Suburban Memories Of The New Year’s Eve Twister

Photo courtesy James Kramper, NWS. (Tornado in the photo does not represent the Fenton, Crestwood, or Sunset Hills 2010 twister.)

Environmental Echo’s Editors Note: Starting the week of May 22, Environmental Echo will begin a series of weekly podcasts about the most destructive tornadoes to ever hit Missouri. The stories will be based on the research by Don Corrigan for his book, “Show Me … Nature’s Wrath,” and he will be interviewed by Holly Shanks of Environmental Echo. Stay Tuned.

The first tornado covered will be the half-minute hurricane that beat down St. Charles. We hope you will add to the conversation by posting your own observations about Missouri’s tornadic tales. Should Missouri be included in Tornado Alley?

Read about the New Year’s Eve Twister that hit Fenton, Sunset Hills and Crestwood below…

Missouri marked its annual Severe Weather Awareness Week this past March. Residents of Fenton,  Sunset Hills and Crestwood, who recall the New Year’s Eve tornado of 2010, don’t necessarily need a “heads up” that the skies can turn deadly in an instant.

by Don Corrigan

The 2010 tornado brought 165 mph winds to Fenton, tore up the St. Paul Church and School and flipped a van on nearby Highway 141, causing a fatality. The tornado traveled onto Sunset Hills and Crestwood where it did millions of dollars in damages.

“Miracle” was a word uttered often by those gathered along Lindbergh in Sunset Hills the day after the twister. It was a “miracle” that no one had died in their city from heavy winds that caused 20 families to be displaced from their homes. Half of those homes were condemned as uninhabitable.

Ernie Rhodes, Missouri Emergency Management Agency Director, will tell you that no one should depend on a miracle to get them through a tornadic storm. Tornadoes can bring winds of up to 206 mph in an F-3 event and beyond 300 mph in an F-5 event.

“Tornadoes are a deadly threat that put lives at risk in Missouri,” Rhodes said. “If we learn about the risks and how to protect ourselves and our families, along with closely following the latest weather forecast anytime severe weather is in predicted, we can tremendously reduce the actual risk and save lives.”

Rhodes pointed out that in just one weekend in January, 19 people were killed by tornadoes in the southeastern United States, more than were killed by tornadoes in the entire country during all of 2016.

 Sunset Hills Mayor

Sunset Hills Mayor Pat Fibris said the 2010 tornado rampaging through her city has made an impression on residents.

“Those sirens are not for fun,” said Fibris. “I think our residents are very aware now that tornadoes can bring death and destruction. We were very fortunate in that storm that we had no fatalities in Sunset Hills.”

Fibris said that a siren on the top of a hill along Weber Hill Road is about 1,000 feet from her home. She said that if it goes off at 3 a.m., she gets the candles and the flashlight and heads downstairs for shelter.

According to Fibris, the sirens are not the only reminder of the 2010 tornado and what such a storm can do.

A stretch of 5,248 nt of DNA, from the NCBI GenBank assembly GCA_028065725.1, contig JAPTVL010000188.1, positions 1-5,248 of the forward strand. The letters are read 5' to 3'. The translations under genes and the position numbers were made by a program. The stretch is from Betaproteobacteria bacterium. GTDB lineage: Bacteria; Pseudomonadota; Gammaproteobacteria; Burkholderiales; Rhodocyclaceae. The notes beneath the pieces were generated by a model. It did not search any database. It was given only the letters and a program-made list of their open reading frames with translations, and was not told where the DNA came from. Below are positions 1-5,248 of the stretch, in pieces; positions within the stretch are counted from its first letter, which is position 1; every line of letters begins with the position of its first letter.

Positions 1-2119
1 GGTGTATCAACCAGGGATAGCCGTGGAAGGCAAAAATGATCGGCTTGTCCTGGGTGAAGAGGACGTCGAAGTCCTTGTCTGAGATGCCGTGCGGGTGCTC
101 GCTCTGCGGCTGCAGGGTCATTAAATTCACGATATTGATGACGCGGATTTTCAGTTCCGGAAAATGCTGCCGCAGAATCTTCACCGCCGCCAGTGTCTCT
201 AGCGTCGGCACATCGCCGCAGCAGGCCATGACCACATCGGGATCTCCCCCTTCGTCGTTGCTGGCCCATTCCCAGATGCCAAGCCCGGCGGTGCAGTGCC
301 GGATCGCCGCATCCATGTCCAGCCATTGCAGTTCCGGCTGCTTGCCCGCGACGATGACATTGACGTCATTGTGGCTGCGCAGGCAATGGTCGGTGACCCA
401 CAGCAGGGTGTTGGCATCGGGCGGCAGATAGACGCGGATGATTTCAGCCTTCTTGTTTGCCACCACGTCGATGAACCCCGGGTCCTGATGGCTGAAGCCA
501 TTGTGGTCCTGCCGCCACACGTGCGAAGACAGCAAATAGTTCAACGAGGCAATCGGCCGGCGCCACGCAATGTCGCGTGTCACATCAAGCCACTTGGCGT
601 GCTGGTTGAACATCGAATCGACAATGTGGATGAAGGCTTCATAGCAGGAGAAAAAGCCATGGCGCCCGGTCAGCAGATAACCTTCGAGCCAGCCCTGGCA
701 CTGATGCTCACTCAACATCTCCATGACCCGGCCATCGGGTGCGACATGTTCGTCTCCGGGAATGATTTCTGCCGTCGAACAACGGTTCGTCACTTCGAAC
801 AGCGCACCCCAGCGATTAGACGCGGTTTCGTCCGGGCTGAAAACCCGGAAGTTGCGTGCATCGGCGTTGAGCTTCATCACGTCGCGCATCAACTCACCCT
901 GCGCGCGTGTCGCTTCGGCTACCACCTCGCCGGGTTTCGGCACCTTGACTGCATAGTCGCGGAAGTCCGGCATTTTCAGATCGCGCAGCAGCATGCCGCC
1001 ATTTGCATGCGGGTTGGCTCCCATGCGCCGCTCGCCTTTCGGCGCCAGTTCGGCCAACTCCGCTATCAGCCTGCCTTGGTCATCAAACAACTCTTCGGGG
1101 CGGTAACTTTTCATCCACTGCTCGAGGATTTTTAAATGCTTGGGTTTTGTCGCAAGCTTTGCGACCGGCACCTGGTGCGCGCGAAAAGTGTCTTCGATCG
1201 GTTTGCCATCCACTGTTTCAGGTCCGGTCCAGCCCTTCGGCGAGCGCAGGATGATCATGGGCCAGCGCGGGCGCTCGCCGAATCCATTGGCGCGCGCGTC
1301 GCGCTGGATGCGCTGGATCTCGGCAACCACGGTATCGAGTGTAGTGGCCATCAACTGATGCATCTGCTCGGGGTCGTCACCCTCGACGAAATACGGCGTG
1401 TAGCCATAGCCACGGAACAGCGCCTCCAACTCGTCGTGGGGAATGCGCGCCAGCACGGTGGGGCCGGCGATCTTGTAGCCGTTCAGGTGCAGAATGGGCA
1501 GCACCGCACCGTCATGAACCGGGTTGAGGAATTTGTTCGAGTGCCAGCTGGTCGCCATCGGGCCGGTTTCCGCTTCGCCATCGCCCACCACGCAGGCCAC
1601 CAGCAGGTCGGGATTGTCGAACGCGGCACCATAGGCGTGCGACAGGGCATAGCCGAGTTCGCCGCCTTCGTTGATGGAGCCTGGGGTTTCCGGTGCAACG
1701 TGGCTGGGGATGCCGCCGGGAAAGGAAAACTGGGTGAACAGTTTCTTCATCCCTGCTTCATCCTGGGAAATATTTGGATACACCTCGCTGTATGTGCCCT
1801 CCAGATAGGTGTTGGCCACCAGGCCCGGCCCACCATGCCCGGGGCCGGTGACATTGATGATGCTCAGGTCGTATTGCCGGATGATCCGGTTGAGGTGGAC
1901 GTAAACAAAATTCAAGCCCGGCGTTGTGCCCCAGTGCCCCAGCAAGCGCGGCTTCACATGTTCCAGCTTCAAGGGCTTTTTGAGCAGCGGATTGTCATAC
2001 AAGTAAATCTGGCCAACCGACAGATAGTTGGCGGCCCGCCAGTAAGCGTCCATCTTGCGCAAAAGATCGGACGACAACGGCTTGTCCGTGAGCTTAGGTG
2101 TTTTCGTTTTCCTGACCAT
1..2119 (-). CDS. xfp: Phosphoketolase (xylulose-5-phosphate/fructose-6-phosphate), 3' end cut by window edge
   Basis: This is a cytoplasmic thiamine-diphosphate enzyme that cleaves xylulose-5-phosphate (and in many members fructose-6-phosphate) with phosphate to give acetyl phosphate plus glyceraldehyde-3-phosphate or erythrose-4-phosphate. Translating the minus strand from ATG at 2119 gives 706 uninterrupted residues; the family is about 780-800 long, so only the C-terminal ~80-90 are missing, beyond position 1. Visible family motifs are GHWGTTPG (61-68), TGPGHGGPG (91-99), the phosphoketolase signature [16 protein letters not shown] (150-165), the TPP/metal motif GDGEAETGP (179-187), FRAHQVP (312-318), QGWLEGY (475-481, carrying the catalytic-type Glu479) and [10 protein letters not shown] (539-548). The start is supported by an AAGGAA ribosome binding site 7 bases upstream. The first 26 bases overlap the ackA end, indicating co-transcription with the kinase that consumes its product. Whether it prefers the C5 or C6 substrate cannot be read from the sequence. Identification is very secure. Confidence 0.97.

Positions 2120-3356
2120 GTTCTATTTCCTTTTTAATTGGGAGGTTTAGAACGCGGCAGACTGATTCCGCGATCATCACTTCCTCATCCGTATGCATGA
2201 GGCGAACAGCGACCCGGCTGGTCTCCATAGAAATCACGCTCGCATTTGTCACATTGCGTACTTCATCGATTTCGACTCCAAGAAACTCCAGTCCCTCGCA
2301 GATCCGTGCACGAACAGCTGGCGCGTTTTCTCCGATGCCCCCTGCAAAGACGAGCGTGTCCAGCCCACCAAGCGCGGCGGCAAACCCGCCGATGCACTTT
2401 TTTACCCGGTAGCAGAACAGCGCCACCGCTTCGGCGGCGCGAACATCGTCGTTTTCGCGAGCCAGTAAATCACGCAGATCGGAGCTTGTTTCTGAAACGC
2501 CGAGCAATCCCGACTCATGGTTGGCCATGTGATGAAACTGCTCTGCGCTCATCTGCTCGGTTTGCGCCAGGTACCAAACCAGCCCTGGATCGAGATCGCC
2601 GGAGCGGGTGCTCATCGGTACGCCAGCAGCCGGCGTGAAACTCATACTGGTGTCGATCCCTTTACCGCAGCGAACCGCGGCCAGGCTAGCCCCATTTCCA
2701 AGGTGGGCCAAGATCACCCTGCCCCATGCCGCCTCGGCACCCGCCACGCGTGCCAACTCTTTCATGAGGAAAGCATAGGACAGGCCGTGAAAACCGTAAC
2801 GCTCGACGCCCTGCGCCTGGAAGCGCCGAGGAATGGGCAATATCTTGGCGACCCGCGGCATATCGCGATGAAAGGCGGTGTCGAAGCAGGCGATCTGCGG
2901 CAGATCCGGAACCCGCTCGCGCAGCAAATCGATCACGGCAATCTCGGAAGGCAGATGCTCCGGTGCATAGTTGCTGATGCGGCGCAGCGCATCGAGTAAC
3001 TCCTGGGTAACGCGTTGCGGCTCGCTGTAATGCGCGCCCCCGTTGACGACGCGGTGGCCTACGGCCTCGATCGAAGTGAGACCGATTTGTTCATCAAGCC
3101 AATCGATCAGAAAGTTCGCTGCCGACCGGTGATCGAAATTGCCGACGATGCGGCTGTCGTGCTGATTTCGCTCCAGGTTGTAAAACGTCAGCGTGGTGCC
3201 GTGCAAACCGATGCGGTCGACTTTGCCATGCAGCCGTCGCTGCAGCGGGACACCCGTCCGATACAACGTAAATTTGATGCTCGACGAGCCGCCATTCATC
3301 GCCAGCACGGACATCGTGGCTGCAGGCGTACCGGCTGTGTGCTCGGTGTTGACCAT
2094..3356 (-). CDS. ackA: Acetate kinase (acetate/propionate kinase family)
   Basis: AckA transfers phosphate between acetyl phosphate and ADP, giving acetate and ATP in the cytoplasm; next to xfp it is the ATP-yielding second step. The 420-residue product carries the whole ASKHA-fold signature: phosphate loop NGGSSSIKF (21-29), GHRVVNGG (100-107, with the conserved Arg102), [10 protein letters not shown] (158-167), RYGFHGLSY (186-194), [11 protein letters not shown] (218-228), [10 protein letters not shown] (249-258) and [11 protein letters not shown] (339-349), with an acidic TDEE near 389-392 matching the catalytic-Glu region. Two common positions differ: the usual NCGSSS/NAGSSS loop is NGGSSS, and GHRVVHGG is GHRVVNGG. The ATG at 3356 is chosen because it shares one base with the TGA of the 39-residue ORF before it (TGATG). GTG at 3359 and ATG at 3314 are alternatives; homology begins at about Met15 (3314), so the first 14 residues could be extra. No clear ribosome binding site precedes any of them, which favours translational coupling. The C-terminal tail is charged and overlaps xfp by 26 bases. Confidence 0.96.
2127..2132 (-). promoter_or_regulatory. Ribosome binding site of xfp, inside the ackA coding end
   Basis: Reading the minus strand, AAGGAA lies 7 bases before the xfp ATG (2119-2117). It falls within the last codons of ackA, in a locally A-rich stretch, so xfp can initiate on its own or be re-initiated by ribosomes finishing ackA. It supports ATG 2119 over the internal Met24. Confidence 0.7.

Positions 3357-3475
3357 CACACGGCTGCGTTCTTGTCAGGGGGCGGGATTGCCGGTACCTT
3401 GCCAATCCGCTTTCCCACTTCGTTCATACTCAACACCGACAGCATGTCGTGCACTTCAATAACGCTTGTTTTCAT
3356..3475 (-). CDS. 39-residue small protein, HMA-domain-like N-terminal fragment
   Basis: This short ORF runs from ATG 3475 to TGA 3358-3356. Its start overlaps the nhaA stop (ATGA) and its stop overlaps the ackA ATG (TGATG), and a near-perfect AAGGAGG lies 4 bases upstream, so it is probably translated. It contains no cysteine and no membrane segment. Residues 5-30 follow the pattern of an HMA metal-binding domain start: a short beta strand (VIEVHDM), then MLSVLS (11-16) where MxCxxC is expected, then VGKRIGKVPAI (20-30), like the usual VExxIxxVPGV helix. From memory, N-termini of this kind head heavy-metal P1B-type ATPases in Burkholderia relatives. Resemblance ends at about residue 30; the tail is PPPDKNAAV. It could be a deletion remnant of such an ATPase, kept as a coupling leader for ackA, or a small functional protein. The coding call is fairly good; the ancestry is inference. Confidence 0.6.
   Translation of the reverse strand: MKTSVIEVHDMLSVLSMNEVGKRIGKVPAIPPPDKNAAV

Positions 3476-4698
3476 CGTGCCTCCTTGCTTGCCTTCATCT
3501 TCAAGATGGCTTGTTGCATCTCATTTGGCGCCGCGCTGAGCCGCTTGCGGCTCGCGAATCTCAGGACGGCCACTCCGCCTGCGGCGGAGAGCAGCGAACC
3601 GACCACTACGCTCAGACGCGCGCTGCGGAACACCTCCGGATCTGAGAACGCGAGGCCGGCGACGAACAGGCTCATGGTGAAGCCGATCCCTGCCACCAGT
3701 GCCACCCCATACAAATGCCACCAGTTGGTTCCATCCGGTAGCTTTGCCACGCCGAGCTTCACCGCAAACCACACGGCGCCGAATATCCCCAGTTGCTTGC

“Obviously, we continue to have very visible reminders of that tornado with the vacant properties at Court Drive and on South Lindbergh,” said Fibris. “Those holes in our landscape are the clearest reminder of what a tornado can do in destroying property.

“As an aside, I know that some people are upset that those lots are still empty with nothing going up,” added Fibris. “People need to know that we are being very deliberate about what goes in there so we get it right.”

On the issue of tornado recovery, Fibris had words of praise for the late Mayor Bill Nolan, who helped mobilize the community after the F-3 tornado that drove through Sunset Hills.

Nolan was out on South Lindbergh with other volunteers in the days after the tornado with boots for collecting thousands of dollars from gawkers in passing cars. The city’s Tornado Assistance Fund helped homeless residents get back on their feet.

“I think the community can be proud at how it responded to that tragic event,” said Fibris. “The mayor and residents stepped up to the plate. We can’t forget how many other communities and volunteers with outside organizations came in to give us a hand.

“I hope – I am pretty confident – that we would have a similar reaction if we are faced with that situation again in the future,” Fibris said.

Tips On Tornadoes

Severe Weather Awareness Week is a good time to brush up on survival tips for dealing with tornadoes:

•Tornado Watch means watch the sky. A tornado may form during a thunderstorm.
•Tornado Warning means seek shelter immediately.
•The safest shelter location is an interior room without windows on the lowest floor or the basement.
•Do not seek shelter in a cafeteria, gymnasium or other large open room because the roof might collapse.
•Overpasses are not safe. Their under-the-girder-type construction can cause a dangerous wind tunnel effect.
•If you are driving, stop and take shelter in a nearby building.
•If you are driving in a rural area, drive away from the tornado to the closest building. If you cannot get away, seek shelter in a roadside ditch. Protect yourself from flying debris by covering your head with your arms, a coat or a blanket.


(The date listed in the editor’s note of April 17 has been updated to May 22 to reflect a scheduling change.)

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